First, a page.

Eagle River's Kyle Frost, 17, poses inside the Cessna 172 he used to earn his pilot's license.
STAR PHOTOs by mike nesper
Soon after Kyle Frost was walking, he knew what his life's passion was aviation. On Saturday, Aug. 13, Frost took a major step toward turning that passion into a career by earning his private pilot's license at age 17.
"I've known I've wanted to fly since before I was four years old," said the Eagle River High junior. "Now that I'm old enough to do it, I just went out and did it."
Few people Frost's age get their pilot's license, said Patrick O'Hare, who's been an instructor since 1975.
"He should be proud of what he accomplished," O'Hare said.
Frost flew a Cessna 172 daily out of Birchwood Airport over two months this summer to comple the required 40 hours of flight time about half of which was done solo.
"I was pumped," Frost said of his reaction after earning the license. "I was on top of the world."
As Frost's instructor, O'Hare also celebrated as he does with all of his students.
"When they get their license, I get a little bit of pride, too," he said.
Most people need 80 hours before they can demonstrate the necessary flying skills during a flight test, O'Hare said. Completing the course in 40 hours shows the pilot is committed an apt description of Frost, he said.
"He's a good, hardworking kid," O'Hare said. "I wish I had a dozen more like him."
Frost studied the material, passed required written tests and came prepared every day, O'Hare said.
"He's very committed," he said. "He studied real hard. He put a lot of effort into it."
Most people who get their pilot's license do so in their 40s or 50s, O'Hare said. High-schoolers make the best aviation students, he said, because adults have to unlearn habits before they can learn to fly. Teens are also in the academic mode of learning, O'Hare said.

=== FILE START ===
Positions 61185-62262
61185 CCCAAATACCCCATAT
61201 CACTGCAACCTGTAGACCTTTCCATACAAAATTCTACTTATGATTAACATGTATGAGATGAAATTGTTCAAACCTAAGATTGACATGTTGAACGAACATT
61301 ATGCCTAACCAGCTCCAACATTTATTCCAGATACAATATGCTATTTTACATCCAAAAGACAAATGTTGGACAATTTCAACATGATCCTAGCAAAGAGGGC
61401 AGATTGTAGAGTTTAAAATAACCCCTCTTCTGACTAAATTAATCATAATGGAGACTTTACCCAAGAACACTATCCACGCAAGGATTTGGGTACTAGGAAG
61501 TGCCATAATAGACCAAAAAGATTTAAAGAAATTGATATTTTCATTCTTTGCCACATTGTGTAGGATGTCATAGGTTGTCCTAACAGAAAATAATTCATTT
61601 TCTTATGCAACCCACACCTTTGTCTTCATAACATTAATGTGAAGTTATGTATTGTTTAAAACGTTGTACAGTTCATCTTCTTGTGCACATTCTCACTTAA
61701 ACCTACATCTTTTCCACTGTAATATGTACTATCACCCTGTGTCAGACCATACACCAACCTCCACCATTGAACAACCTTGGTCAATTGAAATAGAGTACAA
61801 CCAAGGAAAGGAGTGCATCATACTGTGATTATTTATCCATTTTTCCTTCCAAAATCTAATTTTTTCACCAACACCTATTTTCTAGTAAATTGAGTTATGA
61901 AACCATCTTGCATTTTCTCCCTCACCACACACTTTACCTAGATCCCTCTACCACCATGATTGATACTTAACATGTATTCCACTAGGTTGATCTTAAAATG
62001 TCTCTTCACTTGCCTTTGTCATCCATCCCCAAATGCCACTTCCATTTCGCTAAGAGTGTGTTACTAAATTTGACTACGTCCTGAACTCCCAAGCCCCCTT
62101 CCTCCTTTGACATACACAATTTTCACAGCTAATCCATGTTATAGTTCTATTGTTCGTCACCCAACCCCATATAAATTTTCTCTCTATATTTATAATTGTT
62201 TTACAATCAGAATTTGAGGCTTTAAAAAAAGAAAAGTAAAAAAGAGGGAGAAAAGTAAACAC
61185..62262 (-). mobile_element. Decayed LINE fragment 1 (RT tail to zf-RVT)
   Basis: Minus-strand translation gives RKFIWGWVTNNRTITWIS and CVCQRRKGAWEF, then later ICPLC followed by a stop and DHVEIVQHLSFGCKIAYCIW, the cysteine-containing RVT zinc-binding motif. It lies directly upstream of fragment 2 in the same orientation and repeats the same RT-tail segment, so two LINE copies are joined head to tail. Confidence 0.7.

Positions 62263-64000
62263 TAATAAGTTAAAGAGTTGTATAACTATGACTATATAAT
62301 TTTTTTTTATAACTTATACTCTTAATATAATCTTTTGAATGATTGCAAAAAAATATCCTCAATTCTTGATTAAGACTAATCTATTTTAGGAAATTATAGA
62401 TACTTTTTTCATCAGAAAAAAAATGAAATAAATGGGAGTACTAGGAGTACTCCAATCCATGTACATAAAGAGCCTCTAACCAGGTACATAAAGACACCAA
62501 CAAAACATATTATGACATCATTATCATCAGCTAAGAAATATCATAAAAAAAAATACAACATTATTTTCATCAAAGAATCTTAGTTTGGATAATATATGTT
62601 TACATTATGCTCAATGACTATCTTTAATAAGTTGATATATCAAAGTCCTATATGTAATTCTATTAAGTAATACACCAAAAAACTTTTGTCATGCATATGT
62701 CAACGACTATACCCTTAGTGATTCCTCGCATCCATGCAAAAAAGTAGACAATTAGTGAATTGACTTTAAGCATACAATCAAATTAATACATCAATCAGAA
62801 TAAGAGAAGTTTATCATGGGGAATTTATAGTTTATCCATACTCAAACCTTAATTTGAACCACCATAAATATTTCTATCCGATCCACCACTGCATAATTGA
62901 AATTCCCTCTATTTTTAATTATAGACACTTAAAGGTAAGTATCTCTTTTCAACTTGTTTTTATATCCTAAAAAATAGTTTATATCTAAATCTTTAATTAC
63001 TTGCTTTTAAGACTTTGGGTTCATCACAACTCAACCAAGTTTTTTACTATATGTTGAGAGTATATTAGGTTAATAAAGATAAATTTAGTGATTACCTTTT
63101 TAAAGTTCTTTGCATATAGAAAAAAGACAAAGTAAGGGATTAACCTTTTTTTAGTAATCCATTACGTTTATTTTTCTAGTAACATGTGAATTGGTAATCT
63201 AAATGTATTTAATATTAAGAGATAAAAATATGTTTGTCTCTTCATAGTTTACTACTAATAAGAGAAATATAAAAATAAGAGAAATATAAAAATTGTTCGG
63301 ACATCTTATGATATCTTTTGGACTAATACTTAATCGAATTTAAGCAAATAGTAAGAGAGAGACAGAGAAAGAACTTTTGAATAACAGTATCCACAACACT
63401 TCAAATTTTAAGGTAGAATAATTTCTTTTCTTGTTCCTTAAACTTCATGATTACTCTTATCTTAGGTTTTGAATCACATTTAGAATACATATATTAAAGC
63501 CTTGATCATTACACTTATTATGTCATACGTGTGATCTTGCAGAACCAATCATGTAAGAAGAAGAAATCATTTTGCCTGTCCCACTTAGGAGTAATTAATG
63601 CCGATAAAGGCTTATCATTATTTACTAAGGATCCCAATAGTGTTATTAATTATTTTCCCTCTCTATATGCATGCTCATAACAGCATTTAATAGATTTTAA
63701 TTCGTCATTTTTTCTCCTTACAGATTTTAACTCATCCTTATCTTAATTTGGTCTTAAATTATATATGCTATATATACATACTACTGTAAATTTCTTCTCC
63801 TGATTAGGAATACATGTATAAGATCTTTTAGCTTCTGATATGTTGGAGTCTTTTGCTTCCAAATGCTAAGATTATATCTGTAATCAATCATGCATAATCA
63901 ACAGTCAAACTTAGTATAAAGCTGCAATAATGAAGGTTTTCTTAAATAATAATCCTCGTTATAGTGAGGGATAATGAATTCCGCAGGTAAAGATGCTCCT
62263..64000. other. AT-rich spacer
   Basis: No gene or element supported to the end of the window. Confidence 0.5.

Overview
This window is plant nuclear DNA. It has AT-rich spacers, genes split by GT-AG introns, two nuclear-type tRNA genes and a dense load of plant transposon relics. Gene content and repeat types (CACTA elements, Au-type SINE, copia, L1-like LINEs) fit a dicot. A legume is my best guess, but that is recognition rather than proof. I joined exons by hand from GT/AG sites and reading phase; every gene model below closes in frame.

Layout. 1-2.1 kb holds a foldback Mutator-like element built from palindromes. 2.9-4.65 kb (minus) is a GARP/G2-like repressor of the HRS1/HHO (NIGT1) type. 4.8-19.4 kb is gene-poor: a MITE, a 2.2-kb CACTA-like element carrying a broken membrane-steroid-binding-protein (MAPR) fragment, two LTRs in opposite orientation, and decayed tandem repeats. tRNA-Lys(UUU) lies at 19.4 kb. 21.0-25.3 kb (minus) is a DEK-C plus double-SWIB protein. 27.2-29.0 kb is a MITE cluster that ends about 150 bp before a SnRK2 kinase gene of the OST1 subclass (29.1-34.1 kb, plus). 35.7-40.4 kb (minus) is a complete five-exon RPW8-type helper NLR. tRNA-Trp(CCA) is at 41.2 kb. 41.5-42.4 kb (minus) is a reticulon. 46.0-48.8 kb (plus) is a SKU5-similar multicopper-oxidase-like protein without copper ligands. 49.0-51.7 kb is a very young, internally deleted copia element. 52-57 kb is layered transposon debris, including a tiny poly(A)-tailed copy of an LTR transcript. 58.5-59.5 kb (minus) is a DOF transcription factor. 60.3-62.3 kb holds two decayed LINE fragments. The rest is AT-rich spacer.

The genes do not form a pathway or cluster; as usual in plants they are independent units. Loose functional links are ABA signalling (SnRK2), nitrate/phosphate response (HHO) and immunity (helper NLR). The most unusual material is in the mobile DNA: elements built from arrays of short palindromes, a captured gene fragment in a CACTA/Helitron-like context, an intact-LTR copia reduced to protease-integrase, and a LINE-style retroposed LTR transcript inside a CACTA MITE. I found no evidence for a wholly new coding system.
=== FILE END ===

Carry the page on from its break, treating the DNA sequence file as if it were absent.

Frost, a junior at Eagle River High School, wants to become a commercial pilot, and has a goal of earning his commerical certificate by the time he graduates from high school.
"It's an excellent time for them to get involved in aviation," he said.
Frost said he doesn't know what drew him to aviation, but he's always had an innate interest in it.
"I love flying. It's that simple," he said. "It's just something I was born with."
Each time he lifts off, the experience is different, Frost said.
"It's a thrill. It's like nothing you can experience anywhere else in the world," he said.
Frost is already working on the next phase of his aviation career. His is studying for an Instrument Flight Rating, which will allow him to fly in the clouds.
After that, Frost will go for his Commercial Pilot Certificate. Frost said he hopes to accomplish both by the time he graduates from high school.
To do so, Frost said he is putting in hours of work each day.
"It's a full-time commitment," he said.
Frost's ultimate goal is to turn flying into a career, he said.
Frost said his father, Gregg, who also has his private pilot's license, and his mother fully trust him piloting a plane.
"Both of my parents are extremely supportive," he said.
Contact Mike Nesper at 694-2727 or firstname.lastname@example.org
This article published in The Alaska Star on Wednesday, August 24, 2011.